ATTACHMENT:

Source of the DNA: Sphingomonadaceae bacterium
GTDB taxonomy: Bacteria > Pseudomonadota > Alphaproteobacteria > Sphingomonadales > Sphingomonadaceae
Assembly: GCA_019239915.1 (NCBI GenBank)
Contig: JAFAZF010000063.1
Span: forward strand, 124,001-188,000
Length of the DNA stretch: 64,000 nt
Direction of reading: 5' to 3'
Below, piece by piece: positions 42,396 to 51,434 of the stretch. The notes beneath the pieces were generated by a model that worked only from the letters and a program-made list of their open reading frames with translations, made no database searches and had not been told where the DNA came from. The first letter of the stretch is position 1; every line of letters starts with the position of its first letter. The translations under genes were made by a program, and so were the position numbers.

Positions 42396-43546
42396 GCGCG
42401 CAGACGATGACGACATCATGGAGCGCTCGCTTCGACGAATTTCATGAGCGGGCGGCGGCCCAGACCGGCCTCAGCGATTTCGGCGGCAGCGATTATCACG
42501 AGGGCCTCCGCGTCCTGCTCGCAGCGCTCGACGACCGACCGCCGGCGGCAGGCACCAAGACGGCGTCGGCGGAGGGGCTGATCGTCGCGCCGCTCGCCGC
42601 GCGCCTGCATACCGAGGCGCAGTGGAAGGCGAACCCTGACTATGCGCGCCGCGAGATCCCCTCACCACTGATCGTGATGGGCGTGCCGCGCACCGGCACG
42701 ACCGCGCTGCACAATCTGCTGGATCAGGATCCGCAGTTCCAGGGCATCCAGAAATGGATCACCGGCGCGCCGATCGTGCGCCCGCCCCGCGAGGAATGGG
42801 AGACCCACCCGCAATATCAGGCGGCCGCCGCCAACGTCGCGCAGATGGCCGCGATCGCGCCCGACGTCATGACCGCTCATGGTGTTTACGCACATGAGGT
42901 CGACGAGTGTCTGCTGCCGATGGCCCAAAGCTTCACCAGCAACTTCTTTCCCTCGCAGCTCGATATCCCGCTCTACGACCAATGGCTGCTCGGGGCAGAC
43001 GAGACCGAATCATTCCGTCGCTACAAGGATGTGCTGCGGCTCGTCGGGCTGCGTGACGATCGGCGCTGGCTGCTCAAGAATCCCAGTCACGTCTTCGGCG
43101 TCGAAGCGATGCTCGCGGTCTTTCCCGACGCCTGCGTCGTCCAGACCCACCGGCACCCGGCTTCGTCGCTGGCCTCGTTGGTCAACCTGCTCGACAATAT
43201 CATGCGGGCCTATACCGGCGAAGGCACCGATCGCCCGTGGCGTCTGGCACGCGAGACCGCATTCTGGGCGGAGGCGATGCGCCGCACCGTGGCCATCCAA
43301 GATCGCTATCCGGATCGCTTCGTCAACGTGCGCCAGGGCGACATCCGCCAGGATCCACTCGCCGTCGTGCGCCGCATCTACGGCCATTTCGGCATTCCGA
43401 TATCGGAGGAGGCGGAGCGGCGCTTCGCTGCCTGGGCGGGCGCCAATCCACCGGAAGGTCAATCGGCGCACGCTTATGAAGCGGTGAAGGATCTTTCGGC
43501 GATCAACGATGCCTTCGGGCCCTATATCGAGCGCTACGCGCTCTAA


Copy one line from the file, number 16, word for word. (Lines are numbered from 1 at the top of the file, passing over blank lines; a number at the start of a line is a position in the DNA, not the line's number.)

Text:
42901 CGACGAGTGTCTGCTGCCGATGGCCCAAAGCTTCACCAGCAACTTCTTTCCCTCGCAGCTCGATATCCCGCTCTACGACCAATGGCTGCTCGGGGCAGAC